About 5 years ago, Randy Williams, founder of the Keiretsu Forum gave me the opportunity to start my business, working with start-ups getting financing. Randy is not only a genuinely compassionate person and super savvy business person, he also is the best networker I have ever met (I refer to going to Keiretsu Forum events as “networking on steroids”.) In one of my first few visits to Keiretsu I met Paul Witkay, founder of The Alliance of CEO’s.
I’m very direct and curious. It is rewarding to know Paul because he doesn’t sweat my technique while also having his own opinions about things that we discuss (whether we ultimately agree or not). I find it inspiring that as a passionate leader of an organization of passionate leaders humility guides him to success, and he’s a cool dude to boot! And in the midst of his swirling centrifuge of a professional life, I’m honored that he took the time to help me share him with you.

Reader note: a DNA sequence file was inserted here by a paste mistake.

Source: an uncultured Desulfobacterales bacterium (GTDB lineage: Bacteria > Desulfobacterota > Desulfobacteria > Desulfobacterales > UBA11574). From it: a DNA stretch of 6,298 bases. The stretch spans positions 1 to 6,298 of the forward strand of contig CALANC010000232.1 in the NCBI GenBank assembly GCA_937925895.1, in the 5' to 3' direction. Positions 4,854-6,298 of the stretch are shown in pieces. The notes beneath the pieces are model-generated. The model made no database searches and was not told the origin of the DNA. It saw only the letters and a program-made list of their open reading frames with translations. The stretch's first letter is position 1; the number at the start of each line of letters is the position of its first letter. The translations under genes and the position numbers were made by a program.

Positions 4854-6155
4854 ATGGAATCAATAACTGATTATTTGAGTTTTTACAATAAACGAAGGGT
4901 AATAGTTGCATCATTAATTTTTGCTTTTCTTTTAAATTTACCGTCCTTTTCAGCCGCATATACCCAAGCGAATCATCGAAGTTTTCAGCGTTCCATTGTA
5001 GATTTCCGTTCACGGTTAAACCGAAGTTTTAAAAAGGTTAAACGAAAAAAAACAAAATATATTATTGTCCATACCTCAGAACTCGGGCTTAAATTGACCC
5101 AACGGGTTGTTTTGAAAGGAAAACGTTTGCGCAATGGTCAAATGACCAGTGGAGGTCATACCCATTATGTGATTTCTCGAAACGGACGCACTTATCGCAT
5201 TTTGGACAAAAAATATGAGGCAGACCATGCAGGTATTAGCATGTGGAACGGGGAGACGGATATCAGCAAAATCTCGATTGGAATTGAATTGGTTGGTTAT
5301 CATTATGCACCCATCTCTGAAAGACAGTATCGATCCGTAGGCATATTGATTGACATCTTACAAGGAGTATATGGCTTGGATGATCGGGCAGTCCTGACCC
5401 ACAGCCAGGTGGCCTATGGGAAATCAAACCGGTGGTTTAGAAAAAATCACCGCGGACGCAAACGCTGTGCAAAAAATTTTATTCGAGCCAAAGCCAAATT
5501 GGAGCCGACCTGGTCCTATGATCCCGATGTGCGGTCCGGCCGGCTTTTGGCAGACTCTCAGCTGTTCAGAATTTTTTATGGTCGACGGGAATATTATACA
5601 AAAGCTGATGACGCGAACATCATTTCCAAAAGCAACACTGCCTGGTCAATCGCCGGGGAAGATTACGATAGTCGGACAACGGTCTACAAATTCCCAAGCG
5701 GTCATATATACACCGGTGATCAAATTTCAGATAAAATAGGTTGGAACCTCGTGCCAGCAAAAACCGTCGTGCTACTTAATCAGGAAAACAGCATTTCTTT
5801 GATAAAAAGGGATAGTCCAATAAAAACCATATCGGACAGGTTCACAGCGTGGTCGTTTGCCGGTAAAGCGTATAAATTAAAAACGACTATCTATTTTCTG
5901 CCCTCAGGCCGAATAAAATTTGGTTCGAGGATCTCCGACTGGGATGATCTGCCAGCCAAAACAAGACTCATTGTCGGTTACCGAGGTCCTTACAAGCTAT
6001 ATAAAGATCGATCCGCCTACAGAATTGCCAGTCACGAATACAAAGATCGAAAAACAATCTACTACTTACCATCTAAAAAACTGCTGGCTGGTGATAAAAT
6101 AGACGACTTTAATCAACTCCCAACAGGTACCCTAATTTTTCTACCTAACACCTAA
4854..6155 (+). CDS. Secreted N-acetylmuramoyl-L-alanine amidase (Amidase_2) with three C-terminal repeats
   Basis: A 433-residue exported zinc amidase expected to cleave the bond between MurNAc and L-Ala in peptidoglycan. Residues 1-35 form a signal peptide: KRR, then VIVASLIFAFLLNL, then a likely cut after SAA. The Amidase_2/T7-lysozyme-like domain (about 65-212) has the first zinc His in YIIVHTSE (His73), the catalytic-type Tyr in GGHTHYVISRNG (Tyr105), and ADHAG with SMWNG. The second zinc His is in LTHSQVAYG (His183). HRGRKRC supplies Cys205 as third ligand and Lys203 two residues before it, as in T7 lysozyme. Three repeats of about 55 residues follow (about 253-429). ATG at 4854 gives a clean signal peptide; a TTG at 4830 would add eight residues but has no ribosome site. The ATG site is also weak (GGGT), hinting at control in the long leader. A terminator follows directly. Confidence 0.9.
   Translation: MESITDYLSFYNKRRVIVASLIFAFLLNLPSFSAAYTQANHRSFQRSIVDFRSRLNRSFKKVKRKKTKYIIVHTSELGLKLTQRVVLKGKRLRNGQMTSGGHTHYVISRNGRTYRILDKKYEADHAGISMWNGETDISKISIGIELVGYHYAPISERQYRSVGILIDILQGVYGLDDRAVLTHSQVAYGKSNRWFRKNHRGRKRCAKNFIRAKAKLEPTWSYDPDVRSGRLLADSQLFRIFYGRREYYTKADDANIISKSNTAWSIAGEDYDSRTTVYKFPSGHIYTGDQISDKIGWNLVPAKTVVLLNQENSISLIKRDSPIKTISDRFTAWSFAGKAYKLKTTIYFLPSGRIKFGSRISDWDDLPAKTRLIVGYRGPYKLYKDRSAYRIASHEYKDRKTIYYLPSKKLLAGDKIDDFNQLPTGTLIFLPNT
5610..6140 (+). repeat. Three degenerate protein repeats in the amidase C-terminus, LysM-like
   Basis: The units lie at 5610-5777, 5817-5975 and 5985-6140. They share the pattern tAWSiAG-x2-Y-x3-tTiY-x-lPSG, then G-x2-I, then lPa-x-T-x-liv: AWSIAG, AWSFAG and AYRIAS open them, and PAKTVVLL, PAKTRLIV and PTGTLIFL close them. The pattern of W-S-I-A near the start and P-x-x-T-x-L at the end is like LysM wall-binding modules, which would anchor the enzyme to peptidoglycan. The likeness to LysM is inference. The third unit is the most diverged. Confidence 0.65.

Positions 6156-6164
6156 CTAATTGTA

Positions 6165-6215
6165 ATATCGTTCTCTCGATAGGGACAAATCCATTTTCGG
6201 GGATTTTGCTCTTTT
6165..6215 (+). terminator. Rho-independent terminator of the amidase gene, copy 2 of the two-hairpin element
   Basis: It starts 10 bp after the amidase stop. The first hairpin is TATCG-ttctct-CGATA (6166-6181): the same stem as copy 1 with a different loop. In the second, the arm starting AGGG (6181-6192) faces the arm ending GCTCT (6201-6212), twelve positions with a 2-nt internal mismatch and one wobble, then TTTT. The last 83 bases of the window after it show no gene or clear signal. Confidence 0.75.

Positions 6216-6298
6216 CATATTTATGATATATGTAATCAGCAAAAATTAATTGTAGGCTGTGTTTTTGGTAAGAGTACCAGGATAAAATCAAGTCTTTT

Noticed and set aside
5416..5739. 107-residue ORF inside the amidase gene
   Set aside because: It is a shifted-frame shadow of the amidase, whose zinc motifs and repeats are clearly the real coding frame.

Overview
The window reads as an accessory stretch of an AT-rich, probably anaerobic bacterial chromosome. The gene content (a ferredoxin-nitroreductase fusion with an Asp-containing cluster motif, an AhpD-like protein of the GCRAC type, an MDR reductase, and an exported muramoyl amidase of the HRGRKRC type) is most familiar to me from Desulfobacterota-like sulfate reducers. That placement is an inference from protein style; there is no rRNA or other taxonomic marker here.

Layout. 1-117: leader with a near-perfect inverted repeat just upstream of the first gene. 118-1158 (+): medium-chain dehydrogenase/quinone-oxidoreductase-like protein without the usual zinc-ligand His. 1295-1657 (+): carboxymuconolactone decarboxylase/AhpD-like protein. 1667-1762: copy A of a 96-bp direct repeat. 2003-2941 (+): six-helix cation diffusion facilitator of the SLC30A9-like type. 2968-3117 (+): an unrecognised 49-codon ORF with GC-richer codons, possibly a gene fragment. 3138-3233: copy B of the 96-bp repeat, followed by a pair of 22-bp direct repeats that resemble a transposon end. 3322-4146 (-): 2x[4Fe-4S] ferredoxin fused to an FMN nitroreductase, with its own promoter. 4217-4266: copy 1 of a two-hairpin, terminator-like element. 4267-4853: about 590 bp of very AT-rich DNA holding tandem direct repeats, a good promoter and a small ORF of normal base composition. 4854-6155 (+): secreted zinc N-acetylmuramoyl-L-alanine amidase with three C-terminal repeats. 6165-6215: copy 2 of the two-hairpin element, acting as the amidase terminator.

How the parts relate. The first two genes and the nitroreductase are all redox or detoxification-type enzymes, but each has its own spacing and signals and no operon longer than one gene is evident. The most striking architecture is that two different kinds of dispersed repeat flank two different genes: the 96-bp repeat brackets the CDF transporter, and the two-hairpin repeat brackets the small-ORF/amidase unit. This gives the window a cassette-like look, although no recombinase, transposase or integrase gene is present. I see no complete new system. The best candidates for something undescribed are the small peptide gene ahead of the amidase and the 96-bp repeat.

Paul Witkay steps into The No Blah-g Zone
If I put 5 CEO's around a table to talk about whatever they wanted, except business what would they talk about?
A little background, I sort of hang with lots of current and past CEO's. They're an interesting lot. Most of the ones that I meet are passionate. Most of them are savvy, to the point and humble enough to surround themselves with people who are good at what they aren't or don't have the bandwidth or proclivity to accomplish. A % of this uber-exec crowd does get a little...discombobulated when I ask them what's important to them, they say family and I ask why they work 70 or 80 hours a week. And may in fact stumble when we get to a topic outside of business.
BTW, Paul doesn't. It's one of the reasons he's cool for me. One night when I was meeting with him, he had to jam because a friend of his was doing a show at the Great American Music Hall to celebrate a release of a new CD. And, most certainly, he is vulnerable, eloquent and touching when he speaks of his family and children.